By Deborah Wilker
When you possess one of the most recognizable voices in all of pop music, what happens when it deserts you?
“You fall to your knees,” says Art Garfunkel, the six-time Grammy-winner and one half of the iconic ’60s duo Simon & Garfunkel. “You say, oh Lord I’m not really prepared to accept that – and you weep.”
It was just over three years ago when a vocal cord stiffened, sending Garfunkel to the sidelines. Solo concerts and another reunion tour with Paul Simon were canceled. Would fans ever again hear his angelic vocals on classics such as The Boxer, Mrs. Robinson and Bridge Over Troubled Water?
Please, no Sound of Silence jokes. For Garfunkel, the notion that he was done performing, was agony.
“I’m a lifetime singer – it means everything to me. I went through a dark passage getting it back,” he said of the small shows he booked while restoring his health. “And – I have this reputation. It was nerve-wracking to mend in public.”
No doubt, iconic status can complicate things. For the most part though, Garfunkel says he leads a fairly ordinary life on Manhattan’s Upper East Side. At 72, he’s long married and a father of two sons, ages 23 and 8. When those classic S&G hits pop up on the radio or while he’s grocery shopping, he simply smiles.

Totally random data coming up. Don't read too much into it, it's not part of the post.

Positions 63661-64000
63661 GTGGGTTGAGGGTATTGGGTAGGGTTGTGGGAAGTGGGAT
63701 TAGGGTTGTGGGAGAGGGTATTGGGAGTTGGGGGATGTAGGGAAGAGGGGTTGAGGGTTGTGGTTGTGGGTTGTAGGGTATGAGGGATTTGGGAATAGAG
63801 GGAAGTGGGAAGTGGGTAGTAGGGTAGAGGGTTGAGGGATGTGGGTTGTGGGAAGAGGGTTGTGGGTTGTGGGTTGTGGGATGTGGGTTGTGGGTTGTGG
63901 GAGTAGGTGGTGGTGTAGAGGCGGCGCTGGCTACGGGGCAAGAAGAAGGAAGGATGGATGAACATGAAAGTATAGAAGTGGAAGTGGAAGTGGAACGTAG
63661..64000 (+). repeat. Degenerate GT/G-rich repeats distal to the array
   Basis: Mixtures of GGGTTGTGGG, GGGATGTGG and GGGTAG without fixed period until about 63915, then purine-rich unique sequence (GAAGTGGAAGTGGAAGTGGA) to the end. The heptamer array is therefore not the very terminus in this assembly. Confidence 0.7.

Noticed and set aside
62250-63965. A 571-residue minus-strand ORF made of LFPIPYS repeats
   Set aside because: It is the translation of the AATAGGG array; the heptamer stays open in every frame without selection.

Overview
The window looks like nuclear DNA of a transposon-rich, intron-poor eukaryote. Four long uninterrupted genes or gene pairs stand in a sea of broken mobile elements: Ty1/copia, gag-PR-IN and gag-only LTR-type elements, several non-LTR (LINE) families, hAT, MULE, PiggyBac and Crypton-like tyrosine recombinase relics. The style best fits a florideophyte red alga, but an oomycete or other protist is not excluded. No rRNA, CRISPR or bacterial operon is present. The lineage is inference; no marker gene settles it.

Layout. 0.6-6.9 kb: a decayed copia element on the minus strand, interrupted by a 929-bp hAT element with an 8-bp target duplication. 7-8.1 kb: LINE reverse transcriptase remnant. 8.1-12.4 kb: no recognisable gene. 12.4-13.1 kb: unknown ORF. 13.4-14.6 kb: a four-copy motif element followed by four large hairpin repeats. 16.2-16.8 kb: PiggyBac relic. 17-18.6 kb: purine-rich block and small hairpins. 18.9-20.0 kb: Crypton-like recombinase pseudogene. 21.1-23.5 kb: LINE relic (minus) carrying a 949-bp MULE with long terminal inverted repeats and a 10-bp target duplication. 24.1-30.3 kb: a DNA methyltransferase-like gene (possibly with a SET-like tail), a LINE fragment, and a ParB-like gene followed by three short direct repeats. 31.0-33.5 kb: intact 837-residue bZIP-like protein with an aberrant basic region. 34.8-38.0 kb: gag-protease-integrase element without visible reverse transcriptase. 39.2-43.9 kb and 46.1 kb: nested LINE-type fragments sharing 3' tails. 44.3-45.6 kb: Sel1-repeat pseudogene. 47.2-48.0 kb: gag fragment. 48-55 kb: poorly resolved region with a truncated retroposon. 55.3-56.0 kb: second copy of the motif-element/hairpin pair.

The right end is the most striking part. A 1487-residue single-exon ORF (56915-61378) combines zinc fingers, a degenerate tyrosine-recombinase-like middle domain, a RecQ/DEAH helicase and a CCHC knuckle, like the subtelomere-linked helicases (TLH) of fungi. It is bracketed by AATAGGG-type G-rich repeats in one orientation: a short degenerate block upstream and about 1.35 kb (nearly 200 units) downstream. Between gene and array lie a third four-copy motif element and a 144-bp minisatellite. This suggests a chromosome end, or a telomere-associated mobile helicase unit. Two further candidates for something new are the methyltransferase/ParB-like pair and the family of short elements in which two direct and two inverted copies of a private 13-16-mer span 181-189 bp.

“It’s a private experience – and a mild feeling of delight,” he said during a recent phone interview to discuss two upcoming South Florida concerts. “I can’t be larger than life. I’m still a guy who’s waiting for his dry cleaning.”
Though the official 1970 break-up of Simon & Garfunkel was acrimonious, the duo has reunited onstage every decade since – and likely will again.
“We both know that that lovely option is there. It is a joy of my life that these achievements we did on record so many years ago, have lasting power. I never expected that.”
But no, he and Simon – grade-school chums who began making music as teens – aren’t “pals” today.
“I don’t exactly pick up the phone and talk to my old friend Paul – even though he’s my favorite laugh. To this day, we both make each other laugh. But it’s almost like the octane is too rich.
“So no he’s not my buddy. You pick up the phone only when you’re ready with your A-material when you call Paul Simon.”
Art Garfunkel, Feb. 21 at the Broward Center’s Amaturo Theater, browardcenter.org/online; and March 1 at the Borland Center for the Performing Arts, Palm Beach Gardens, theborlandcenter.org. Audience Q & A to follow both shows.